This year I was one of them: Those annoyingly-together holiday shoppers who have nearly everything bought, wrapped and shipped by Thanksgiving. So you can imagine my surprise (make that absolute panic) when my girls and I ran into Santa last week at the mall.

“Can we sit on his lap?” they squealed. “There’s not even a line!”

Ignoring the fact that at the tender ages of 6 and 8 my daughters already know that a long line could spell the death of a dream, I agreed to let them crawl into a fat male stranger’s lap and lie promise they’ll be nice and not fight in exchange for some pricey electronics or a pony.

“What would you like for Christmas this year?” mall Santa quizzed my eight-year-old.

“A pottery wheel, furry white boots, the Game of Life and a camera!” she replied without hesitation.

I would like to add here that none of these things were on her list. Not one.

“A camera? Really? You want a camera? You have a camera!” I stammered, honing in on the mack-daddy item and giving Santa the stink-eye.

They both ignored me. “Have you been a good girl this year?” he asked, A) as if she’s going to say “Actually, no, not really” and B) also implying that if she answered yes she would get the fucking camera! (And also, heads-up Santa: You’re supposed to know if she’s been good. It’s right there in the song, for the baby Jesus’s sake.)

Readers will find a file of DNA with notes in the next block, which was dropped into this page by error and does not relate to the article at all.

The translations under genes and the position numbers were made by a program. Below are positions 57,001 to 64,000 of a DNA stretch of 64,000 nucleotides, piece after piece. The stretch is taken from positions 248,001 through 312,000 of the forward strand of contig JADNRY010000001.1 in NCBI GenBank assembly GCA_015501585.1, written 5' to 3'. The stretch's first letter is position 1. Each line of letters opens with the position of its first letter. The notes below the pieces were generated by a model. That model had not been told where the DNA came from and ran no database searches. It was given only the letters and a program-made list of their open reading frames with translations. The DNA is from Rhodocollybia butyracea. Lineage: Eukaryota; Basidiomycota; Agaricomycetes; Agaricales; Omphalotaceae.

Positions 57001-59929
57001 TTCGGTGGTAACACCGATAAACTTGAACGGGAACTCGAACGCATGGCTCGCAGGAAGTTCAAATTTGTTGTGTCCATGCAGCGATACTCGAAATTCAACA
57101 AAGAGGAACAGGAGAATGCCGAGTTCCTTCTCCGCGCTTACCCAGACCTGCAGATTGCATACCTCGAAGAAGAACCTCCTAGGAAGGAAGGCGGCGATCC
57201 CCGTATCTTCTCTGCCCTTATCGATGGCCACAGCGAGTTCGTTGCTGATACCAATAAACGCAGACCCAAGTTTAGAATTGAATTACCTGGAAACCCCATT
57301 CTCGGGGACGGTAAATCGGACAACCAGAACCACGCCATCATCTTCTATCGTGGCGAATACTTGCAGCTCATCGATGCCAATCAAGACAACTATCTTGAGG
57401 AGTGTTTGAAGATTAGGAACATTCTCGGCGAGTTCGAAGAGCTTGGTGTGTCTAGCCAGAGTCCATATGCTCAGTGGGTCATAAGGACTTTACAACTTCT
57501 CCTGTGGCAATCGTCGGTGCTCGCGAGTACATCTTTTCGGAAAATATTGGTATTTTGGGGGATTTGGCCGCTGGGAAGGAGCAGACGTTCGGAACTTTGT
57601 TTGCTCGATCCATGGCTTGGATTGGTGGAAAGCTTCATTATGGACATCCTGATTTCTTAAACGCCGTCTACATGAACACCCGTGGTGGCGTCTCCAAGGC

My daughter lied nodded solemnly and he sent her off with a candy cane, a coloring book and a giant stocking full of false hopes.

When we got to the car, I tried the old stand-by deflector. “You know girls, I read in the paper that Santa’s already finished making presents this year,” I said, trying to sound casual. “The article said he’s very busy wrapping everything now. But I’m sure he’ll take good care of you.”

As much as I want my girls to believe in the magic of Christmas for as long as possible, I have to admit it’s going to be a lot easier when they discover there’s no flabby old dude out there whose sole purpose in life is to give them the crap their parents won’t.